Novell NetWare 6.0
Novell NetWare 5.1
Novell NetWare 4.12
Novell NetWare Remote Manager
Were patches applied recently?
Server rebooted or loss of power?
When did the problem start?
Does the utilization show up immediately or over time?
Narrow the possible causes for the utilization:
Does the utilization stay?
The troubleshooting process has just been cut in half!
Utilization HIGH when disconnected from the LAN:
MONITOR.NLM or NetWare Remote Manager (NoRM) to look at the server
threads to see who is using all the CPU time. NetWare Remote
Manager will give more information on the process than MONITOR.NLM.
If you see a particular NLM as the constant busiest thread then you
can guess that the NLM's associated program may be the problem. You
can then unload the suspected NLM and see what effect it has on the
- MONITOR: Load MONITOR.NLM>Kernel >Busiest Threads?
- NoRM: https://
:8009 >PROFILE/DEBUG (under Diagnose Server) >Watch the threads. Click on the THREAD NAME(s) that appear busiest to look at the stack. Check the stack for NLMs you can unload. If the NLMs appear generic (such as SERVER.NLM) then continue to the next step.
- If no relevant information is
given in MONITOR.NLM or Portal, then you can "Vanillaâ the server
by commenting all 3rdparty NLMs and programs that are
non essential to server operation (Groupwise, IFolder, Virus
scanners, Backup solutions, etc.)
- Take the server down and bring
it up with -NS (server -ns). Load STARTUP.NCF, loadstage 1, and
loadstage 2. Load MONITOR.NLM and view utilization. If utilization
is low, then load the next stage check utilization again and load
the next stage and so on. This will tell you specifically which
stage the utilization is occurring in. Letâs say for example that
loadstage 4 caused the utilization to climb to 100%. We would take
the server back down, bring it up -NS and do load stages 1-3. Then
we would do a list stage 4 and load each line one at a time
checking the utilization after each line loaded.
- If the server fully loads in the"Vanillaâ state with low utilization then you can add the removed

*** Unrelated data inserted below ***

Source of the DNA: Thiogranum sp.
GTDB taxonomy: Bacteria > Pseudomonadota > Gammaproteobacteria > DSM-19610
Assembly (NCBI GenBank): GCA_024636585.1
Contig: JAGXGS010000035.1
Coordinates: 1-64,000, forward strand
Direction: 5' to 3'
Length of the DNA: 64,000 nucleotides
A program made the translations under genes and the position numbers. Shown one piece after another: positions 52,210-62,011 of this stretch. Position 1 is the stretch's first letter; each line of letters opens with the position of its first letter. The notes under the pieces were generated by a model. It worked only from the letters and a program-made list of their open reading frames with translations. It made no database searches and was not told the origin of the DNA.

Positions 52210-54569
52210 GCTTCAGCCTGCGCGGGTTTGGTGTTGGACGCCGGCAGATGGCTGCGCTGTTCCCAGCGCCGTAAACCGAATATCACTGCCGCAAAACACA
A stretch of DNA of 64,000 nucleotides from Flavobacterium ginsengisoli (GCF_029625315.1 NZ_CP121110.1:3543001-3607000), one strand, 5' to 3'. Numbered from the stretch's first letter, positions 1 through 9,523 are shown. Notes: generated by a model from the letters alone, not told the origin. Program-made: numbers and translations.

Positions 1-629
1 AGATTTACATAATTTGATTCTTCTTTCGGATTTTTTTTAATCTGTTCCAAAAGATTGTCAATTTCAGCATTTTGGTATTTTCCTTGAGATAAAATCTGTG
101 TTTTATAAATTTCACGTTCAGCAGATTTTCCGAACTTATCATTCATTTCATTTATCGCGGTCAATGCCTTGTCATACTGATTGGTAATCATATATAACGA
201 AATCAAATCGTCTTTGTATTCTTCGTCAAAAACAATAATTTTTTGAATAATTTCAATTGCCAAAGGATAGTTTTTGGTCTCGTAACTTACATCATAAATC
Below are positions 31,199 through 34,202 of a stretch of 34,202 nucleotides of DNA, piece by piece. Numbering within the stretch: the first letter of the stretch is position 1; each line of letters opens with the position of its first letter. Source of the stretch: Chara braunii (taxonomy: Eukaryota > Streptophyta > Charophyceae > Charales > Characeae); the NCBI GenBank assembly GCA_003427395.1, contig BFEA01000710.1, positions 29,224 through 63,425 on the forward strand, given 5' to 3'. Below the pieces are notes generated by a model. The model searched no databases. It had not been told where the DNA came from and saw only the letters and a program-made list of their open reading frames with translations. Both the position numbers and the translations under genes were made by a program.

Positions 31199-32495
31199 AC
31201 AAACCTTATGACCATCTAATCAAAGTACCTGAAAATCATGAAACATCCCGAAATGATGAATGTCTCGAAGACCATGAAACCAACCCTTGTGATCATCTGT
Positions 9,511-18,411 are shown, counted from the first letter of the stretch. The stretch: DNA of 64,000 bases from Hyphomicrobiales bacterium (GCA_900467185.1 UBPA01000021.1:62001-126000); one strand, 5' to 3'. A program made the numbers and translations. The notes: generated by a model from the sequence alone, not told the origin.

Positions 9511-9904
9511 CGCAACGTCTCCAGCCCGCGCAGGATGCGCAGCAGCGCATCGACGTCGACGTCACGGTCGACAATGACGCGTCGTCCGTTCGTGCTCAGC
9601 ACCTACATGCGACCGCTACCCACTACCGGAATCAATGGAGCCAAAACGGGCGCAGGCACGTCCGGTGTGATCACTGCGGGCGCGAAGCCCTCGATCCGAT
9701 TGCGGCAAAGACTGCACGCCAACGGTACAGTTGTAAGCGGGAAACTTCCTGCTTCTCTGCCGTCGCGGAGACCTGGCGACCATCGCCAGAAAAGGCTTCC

NLMs one at a time watching utilization after each one is
- Some instances may require you
to load the entire AUTOEXEC.NCF line by line to determine the cause
of the high utilization.
Troubleshooting NDS High Utilization
- Check to see if DS
Synchronization is causing the high utilization. To check this do
the following: unload DS.NLM and reload DS.NLM *NDB, then SET
DSTRACE = !D and open the database. (Users currently connected to
the server WILL NOT lose their connections by doing this). If
utilization stays low then we know we have heavy DS synchronization
- Troubleshoot bindery requests.
SET DSTRACE = +EMU (Emulate Bindery) to track down Bindery calls to
NDS which are known to cause high utilization. If there is a lot of
information scrolling quickly across the trace screen, there may be
a bindery issue.
- Check for high valued
attributes in DS.DSBROWSE -CV[num],
where [num] is the minimum number of multi-values to display. E.g.
DSBROWSE -CV1000.Use the search request form and
do a normal search. (To find everything with high values, enter *
as the name of the object and hit F10.) The log files are found in
the directory SYS:\SYSTEM directory and the name is
- Troubleshoot SVC TYPEID. SET DSTRACE = ON, SET TTF = ON, SET DSTRACE = +DSA, SET DSTRACE = +BUFFERS, Wait 5-10 minutes then SET DSTRACE = OFF, SET TTF = OFF. Next you will want to search the DSTRACE.DBG file for any 603 errors. Generally the -603 error will also report the SVC TYPEID. If you are seeing this problem, the SVC TYPEID will have many instances in the log with the same connection number. You will need to track down the connection and follow the following to workaround/resolve the issue.